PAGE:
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Quebec FX industry alarmed at change to tax credit rules

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Quebec's visual effects and animation industry is sounding the alarm after the province tightened tax credits in the budget.

The industry says this will hurt local companies.

"We lost 35 per cent worth of our annual budget for next year," said Jeremie Lodomez, the global head of 2D film at Framestore. "What I fear, it's basically that we lose everything that we built for the last 15 years."

Effective May 31, Quebec is imposing a 65 per cent cap on eligible expenses for the sector. Lodomez said the sudden change will result in major revenue loss, reduced competitiveness and the potential loss of home-grown talent.

"I don't want to announce to my daughter, who is about to start high school next year, that we have to live somewhere else in Canada or maybe in Australia," he said. "We don't know yet."

Members of the sector say the budget change could represent a 28 per cent cut in tax credits for the industry's international clients.

Michel Murdock, president of Hybride, a Montreal-based subsidiary of Ubisoft, said that the province failed to consult the industry.

"So instability is another fator," he said. "To be making a change that quickly has really an impact on the reputation of the province; the reputation of our business and the long term effect of it."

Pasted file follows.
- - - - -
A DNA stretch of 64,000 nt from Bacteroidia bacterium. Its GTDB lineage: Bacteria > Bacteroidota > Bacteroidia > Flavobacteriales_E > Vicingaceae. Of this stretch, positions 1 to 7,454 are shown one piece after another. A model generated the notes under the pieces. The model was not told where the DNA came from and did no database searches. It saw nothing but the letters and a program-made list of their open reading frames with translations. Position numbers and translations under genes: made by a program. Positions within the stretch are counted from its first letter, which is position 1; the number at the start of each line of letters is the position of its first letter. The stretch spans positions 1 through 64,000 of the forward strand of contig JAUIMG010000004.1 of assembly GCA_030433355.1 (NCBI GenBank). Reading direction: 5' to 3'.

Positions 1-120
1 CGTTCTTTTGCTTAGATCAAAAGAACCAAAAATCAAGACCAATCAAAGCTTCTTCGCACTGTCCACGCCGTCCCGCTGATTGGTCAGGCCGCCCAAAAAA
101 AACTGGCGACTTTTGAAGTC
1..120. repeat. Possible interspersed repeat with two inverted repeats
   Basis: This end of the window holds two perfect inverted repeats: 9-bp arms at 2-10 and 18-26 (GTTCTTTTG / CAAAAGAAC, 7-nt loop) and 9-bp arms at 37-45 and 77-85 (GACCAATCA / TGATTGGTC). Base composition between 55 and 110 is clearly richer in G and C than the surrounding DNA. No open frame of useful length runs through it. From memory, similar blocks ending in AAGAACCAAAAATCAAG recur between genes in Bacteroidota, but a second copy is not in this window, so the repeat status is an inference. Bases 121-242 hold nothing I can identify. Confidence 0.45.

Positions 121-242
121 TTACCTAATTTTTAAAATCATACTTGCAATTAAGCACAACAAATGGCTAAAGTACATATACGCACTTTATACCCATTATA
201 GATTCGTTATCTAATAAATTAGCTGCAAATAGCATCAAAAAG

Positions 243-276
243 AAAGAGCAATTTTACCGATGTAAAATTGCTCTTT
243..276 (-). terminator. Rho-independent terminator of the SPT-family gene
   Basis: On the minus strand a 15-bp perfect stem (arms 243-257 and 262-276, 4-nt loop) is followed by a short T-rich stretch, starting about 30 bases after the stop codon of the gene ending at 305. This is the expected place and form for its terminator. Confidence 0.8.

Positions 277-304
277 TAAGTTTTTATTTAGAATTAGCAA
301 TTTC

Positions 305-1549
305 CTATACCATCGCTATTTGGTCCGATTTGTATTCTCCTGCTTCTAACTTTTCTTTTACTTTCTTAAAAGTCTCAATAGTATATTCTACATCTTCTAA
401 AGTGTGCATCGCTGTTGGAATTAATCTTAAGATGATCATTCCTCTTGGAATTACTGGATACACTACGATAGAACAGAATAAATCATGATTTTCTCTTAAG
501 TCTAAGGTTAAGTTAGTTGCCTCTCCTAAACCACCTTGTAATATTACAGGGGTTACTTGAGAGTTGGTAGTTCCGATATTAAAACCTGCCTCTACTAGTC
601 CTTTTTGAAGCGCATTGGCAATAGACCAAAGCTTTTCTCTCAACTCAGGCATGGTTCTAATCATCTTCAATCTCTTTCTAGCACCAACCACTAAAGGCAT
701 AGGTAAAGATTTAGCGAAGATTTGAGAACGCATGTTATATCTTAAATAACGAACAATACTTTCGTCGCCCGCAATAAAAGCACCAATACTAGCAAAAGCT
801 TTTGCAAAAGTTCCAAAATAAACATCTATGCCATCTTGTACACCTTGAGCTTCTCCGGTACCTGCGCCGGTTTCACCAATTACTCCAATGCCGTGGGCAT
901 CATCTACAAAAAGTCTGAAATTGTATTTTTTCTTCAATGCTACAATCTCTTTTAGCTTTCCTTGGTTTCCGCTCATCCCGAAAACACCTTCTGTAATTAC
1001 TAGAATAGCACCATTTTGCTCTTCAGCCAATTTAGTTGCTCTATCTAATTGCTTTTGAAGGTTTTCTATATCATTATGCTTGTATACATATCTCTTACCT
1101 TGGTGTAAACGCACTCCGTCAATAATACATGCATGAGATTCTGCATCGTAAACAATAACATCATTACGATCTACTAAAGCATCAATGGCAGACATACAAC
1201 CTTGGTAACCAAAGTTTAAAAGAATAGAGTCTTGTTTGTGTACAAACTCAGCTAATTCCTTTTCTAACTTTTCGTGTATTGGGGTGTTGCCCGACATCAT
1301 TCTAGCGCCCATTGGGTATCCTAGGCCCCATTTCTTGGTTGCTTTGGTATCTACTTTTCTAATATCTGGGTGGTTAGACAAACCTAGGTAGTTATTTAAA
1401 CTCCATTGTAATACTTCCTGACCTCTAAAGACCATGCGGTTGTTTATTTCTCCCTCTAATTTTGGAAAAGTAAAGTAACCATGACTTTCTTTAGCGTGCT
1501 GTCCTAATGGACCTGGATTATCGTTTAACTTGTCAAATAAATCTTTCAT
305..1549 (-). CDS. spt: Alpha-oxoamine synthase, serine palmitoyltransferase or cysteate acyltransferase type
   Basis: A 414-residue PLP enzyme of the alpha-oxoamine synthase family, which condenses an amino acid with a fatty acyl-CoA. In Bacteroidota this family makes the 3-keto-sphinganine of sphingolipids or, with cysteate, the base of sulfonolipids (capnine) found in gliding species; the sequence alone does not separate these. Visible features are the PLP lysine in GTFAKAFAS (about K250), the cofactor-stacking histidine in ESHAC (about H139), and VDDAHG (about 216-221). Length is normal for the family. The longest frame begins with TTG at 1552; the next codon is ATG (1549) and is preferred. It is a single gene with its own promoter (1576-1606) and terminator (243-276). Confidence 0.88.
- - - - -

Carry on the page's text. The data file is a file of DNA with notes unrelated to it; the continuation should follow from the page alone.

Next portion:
The Quebec Ministry of Finance told CTV News that its decision is about refocusing tax incentives in the film industry overall.

"While support for VFX was disproportionately high, support for film shoots and Quebec cinema was insufficient," said the ministry in a statement.

The ministry said it is the "responsible choice."

With 25 years of experience in the industry, Framestore's global head of texturing, Michael Borhi, said local FX artists deserve more recognition.

"Montreal has always been a very creative, artistic city with lots of artists, creativity and lots of innovation," said Borhi.

The industry is asking the province to postpone the effective date of the tax credit change until Jan. 1, 2025 to allow the government to work with the sector to come up with a measure that benefits all parties. 

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